"The service lets you share your highlights from Kindle books as well as articles on the web via a bookmarklet. But it is not intended to be a web clipping service. It is really more about reading in the digital age, sharing quotations from books and other writings that resonate with you and making them your own by collecting them into a feed. In many ways it harkens back to an earlier form of reading hundreds of years ago when Englishmen would hand-assemble their own collections of quotations into a “commonplace book.”"
New Robot Surgeon Will Keep Jittery Docs from Scrambling Your Eyeballs
"Its design is similar to the da Vinci Surgical System except that Meenink’s uses two sets of control modules—a master and a slave—rather than a single module like the da Vinci. This secondary slave unit helps to filter out a surgeon’s hand tremors and prevent accidental damage to the eye. So, if a ophthalmologist jerks away by a centimeter, the system will only move a millimeter."
New Tech Helps Users Point And Seamlessly Connect With Multiple Surfaces
"Its Touch Vision Interface is a tool that enables users to interact seamlessly with different connected surfaces through a mobile phones’ camera view. Users simply point their viewfinders to a connected screen and are able to ‘touch’ the distant screen virtually. The technology creates the feel of being able to directly manipulate a distant surface, resulting in an interaction that is natural and almost invisible. The client server application additionally works over IP based systems and doesn’t require any complex pairing for the device to take control of the screen."
Shoebox Digitizes All Your Old Photos with Your iPhone
"Shoebox makes the steps really easy, you just use the iPhone camera to take a picture of your old picture, crop the pic with their slick crop tool, tag it and share with all your friends just like you would an Instagram. Your new digital picture looks exactly like the print picture and you get all the cool new snazzy social sharing options. Plus, all the pictures you take with Shoebox are archived on 1000memories.com so you don’t ever have to worry about those prints getting destroyed."
FingerFlux Touchscreen Harnesses Magnets For Physical Feedback
"Just below the surface of their prototype interactive table sits an array of tiny electromagnets whose strength and polarization can be individually controlled. In its current form the system requires users to wear a magnet on their finger, like a small thimble, but that minor inconvenience facilitates some unique methods of interaction. One of the biggest issues with touchscreen interfaces is that you often need your eyes to guide your finger to a button. But the FingerFlux system could blindly guide a user’s finger to a specific part of the screen by generating strategically placed attractive and repulsive magnetic forces."
Comfort shoes with embedded GPS to keep track of Alzheimer’s patients
"The GTX system uses low power two-way GPS tracking technology that continually tracks the location and movement history of the wearer and relays the information to a monitoring center through mobile networks. The wearer can then be pinpointed by logging into a secure internet portal or via a smartphone app. The system also allows caregivers to receive an alert on their smartphone or computer with a direct link to Google maps plotting the wearer’s location when the GPS shoe moves outside a preset area."
Guitar and iPad join forces as the iTar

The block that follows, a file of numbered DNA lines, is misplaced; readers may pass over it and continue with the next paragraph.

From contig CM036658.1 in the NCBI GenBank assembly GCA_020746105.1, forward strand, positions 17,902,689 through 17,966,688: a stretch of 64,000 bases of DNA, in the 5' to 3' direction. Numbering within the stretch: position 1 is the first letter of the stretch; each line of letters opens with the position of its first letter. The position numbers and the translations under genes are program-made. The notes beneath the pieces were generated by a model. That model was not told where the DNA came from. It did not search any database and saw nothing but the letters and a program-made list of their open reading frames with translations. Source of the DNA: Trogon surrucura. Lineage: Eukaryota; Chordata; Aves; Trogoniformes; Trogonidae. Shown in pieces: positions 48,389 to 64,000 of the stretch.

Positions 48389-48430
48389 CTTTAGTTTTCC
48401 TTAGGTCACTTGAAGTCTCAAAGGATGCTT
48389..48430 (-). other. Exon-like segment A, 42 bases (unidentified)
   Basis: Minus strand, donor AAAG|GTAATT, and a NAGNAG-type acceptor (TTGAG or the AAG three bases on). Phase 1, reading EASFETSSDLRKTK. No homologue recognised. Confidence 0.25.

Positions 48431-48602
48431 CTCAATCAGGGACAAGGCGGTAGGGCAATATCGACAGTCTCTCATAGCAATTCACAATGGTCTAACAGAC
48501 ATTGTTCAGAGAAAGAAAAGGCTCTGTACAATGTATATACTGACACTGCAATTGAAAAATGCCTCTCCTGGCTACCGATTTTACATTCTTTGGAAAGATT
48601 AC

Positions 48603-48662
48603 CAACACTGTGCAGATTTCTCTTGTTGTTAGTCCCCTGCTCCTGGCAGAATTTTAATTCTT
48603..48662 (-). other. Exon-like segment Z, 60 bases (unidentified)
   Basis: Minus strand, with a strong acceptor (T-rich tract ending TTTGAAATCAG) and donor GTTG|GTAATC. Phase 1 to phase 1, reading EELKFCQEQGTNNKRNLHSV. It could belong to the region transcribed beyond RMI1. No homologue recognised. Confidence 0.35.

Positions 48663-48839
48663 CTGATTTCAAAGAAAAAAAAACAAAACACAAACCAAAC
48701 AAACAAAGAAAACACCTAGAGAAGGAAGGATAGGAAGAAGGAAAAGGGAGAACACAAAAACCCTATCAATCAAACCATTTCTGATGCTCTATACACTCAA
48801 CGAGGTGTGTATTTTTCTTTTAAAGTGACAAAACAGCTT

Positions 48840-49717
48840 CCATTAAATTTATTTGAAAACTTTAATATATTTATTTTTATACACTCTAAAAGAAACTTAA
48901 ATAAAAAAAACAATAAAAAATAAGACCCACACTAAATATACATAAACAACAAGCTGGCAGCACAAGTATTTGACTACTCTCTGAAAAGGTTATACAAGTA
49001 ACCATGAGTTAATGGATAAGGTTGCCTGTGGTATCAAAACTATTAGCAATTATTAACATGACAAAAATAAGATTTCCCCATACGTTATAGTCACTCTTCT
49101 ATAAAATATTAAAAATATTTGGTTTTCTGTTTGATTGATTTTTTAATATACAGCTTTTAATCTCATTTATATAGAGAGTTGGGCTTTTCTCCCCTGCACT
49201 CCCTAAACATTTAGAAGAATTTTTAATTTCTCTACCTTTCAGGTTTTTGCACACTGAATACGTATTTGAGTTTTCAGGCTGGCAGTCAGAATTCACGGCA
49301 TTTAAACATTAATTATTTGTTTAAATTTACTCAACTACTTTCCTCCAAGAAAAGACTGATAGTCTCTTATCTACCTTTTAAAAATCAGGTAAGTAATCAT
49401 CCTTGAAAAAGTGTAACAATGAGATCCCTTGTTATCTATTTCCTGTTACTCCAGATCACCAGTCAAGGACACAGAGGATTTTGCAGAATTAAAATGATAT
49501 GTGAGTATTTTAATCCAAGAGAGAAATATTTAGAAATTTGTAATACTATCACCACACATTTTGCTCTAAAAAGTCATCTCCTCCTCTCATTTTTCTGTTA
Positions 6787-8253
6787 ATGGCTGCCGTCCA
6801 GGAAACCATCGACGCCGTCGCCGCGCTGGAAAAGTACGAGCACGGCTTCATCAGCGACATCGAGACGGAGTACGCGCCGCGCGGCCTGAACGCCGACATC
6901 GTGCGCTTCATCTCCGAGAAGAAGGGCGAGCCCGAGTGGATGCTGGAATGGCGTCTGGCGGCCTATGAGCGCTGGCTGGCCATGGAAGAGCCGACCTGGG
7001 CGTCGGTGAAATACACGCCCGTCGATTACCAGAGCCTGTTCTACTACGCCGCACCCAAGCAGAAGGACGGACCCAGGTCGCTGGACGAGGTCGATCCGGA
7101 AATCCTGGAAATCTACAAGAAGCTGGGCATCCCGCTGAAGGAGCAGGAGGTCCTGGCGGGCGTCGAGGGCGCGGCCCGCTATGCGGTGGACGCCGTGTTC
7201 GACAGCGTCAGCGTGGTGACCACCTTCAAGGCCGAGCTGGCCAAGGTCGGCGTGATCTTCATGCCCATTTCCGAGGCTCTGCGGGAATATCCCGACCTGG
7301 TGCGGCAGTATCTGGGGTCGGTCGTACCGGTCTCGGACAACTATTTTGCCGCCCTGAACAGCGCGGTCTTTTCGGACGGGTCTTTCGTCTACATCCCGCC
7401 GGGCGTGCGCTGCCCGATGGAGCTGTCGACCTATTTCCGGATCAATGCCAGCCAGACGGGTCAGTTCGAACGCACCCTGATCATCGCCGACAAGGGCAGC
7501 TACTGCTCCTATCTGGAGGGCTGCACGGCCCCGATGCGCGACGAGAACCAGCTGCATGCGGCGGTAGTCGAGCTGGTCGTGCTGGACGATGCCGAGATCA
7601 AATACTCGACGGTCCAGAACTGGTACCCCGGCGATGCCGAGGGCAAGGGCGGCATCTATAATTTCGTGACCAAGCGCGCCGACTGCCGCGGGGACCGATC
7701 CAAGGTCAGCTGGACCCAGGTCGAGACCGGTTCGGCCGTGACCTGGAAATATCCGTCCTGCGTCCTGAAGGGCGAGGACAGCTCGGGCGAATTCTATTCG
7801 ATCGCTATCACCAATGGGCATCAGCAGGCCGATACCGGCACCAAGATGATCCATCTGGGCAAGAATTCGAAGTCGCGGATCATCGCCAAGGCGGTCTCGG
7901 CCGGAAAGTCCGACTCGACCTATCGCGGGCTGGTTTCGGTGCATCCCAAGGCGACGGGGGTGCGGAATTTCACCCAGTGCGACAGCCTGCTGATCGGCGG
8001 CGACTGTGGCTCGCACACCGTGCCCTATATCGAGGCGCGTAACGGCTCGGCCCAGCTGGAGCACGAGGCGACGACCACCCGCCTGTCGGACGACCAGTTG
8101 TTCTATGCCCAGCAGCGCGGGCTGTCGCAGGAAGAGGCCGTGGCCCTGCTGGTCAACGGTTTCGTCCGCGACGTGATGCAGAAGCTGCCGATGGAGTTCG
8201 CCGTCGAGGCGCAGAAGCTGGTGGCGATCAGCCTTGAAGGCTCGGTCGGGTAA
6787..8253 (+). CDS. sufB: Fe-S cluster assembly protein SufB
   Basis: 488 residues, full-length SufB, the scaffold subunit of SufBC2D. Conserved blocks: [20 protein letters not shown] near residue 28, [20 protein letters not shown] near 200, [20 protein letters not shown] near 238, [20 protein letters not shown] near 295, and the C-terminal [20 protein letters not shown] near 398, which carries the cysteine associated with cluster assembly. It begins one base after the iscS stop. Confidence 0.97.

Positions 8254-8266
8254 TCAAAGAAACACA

"The iTar won’t come supplied with an iPad, of course, but the Bo-Diddley-like square body will be home to a dock for securing the tablet in place while performing. Starr Labs is currently working on an application that will provide virtual strings across the touchscreen display of the docked device, but users will also be able to create and store custom playing surfaces."
Toyota Introduces Smartphone Mirroring Infotainment System
"Toyota have added the Touch Life to their range of infotainment products, giving drivers greater smartphone-vehicle connectivity by mirroring the device’s display on the system’s 7-inch touchscreen. Smartphone functionalities can be accessed using the screen or steering wheel-based controls."
Baroque.me by @alexanderchen visualizes the first Prelude from Bach’s Cello Suites by drawing notes as strings
"I created eight strings, as the Prelude’s natural phrasing is in groups of eight notes. The orbiting nodes pluck the strings, like a rotating music box. The user can also grab and throw the nodes off track, and watch the system slowly regain its rhythm. A harp is built around string length, with strings shortening as they ascend in pitch. This piece behaves like an impossible harp, as strings morph to the needed lengths. The looping, eight-note pattern is something we see all the time in grid-based drum sequencers. Bach’s Prelude is actually very grid-like as well. At every moment, the piece shows a visual snapshot of an arpeggio. It shows which notes change from bar to bar, and which stay the same."
What the Heck Is This Crazy Flexible Nokia Phone?
"It’s only a concept right now and there are no plans to put it into production but the flexible OLED display is more than just for show. When you twist the phone, it can scroll through music and pictures. CNET also says that "bowing it inward or outward zoomed photos in and out or paused and played music". That obviously sounds like a lot more work than just swiping a screen but flexible controls does give room for… flexible controls (there are more options than just what’s on the screen)."
True3D Head Up Display keeps drivers focused on the road
"Instead of one tiny rectangle down by the windscreen wipers, the True3D system uses a 3D projector technology to beam the display across the entire front window of the car. With a standard satnav readout, that would be like pasting a road map over the glass and about as dangerous, but what the True3D system does is blend its readout into what the driver sees on the road in front of the vehicle. It layers a luminous, three-dimensional landscape over the real world so that the information the driver needs is available without distraction."